3. Cluster C (Anxious or Fearful) - featuring anxious, fearful behaviors:
* Avoidant Personality Disorder
* Dependent Personality Disorder
* Obsessive-Compulsive Personality Disorder

It is important to note that personality disorders can be challenging to diagnose and treat. They often require comprehensive assessments by mental health professionals, such as psychologists or psychiatrists, who specialize in personality disorders. Effective treatments typically involve long-term, specialized psychotherapies, with some cases potentially benefiting from medication management for co-occurring symptoms like anxiety or depression.

Schizophrenia is a severe mental disorder characterized by disturbances in thought, perception, emotion, and behavior. It often includes hallucinations (usually hearing voices), delusions, paranoia, and disorganized speech and behavior. The onset of symptoms typically occurs in late adolescence or early adulthood. Schizophrenia is a complex, chronic condition that requires ongoing treatment and management. It significantly impairs social and occupational functioning, and it's often associated with reduced life expectancy due to comorbid medical conditions. The exact causes of schizophrenia are not fully understood, but research suggests that genetic, environmental, and neurodevelopmental factors play a role in its development.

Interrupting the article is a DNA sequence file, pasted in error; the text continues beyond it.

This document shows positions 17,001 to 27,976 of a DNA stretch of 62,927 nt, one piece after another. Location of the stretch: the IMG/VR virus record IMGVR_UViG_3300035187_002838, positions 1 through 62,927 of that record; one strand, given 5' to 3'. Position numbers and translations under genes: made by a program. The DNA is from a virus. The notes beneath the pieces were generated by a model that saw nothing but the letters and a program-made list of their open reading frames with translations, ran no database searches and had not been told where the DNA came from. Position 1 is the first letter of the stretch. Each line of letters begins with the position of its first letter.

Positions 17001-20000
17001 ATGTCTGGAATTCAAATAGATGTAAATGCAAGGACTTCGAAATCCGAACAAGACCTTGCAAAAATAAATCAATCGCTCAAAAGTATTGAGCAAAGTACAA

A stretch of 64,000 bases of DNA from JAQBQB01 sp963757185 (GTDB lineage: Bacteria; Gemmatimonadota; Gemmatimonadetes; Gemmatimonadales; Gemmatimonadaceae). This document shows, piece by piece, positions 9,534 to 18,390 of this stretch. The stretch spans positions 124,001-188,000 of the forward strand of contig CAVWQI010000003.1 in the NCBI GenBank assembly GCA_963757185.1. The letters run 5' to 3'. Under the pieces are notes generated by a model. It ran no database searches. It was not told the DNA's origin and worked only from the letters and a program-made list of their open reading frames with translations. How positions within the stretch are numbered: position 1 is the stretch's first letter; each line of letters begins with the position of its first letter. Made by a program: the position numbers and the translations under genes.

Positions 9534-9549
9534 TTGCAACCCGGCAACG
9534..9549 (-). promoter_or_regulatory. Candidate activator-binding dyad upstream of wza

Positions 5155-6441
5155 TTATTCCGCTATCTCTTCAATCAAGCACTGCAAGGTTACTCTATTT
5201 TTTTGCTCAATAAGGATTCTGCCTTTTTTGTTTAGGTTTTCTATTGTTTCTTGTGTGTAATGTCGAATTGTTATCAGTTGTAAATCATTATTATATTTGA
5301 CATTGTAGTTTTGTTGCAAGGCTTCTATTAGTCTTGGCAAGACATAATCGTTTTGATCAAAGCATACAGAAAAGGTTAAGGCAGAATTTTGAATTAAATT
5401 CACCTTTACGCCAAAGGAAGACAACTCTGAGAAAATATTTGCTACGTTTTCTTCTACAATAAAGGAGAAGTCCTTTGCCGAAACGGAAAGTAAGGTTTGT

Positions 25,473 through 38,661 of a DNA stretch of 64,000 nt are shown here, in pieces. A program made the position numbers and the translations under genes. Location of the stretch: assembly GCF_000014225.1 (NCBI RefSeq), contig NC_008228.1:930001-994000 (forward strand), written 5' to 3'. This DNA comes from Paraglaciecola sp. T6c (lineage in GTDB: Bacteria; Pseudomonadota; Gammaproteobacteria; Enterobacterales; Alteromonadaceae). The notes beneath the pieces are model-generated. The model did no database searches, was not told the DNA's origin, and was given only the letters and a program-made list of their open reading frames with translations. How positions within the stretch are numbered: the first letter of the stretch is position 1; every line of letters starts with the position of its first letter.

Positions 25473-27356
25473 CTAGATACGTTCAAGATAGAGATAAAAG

Pervasive developmental disorders (PDD) are a group of conditions that affect the development and functioning of the brain, leading to delays in many areas of development. The American Psychiatric Association's Diagnostic and Statistical Manual of Mental Disorders, Fifth Edition (DSM-5) has replaced the term "pervasive developmental disorders" with "autism spectrum disorder" and "other neurodevelopmental disorders."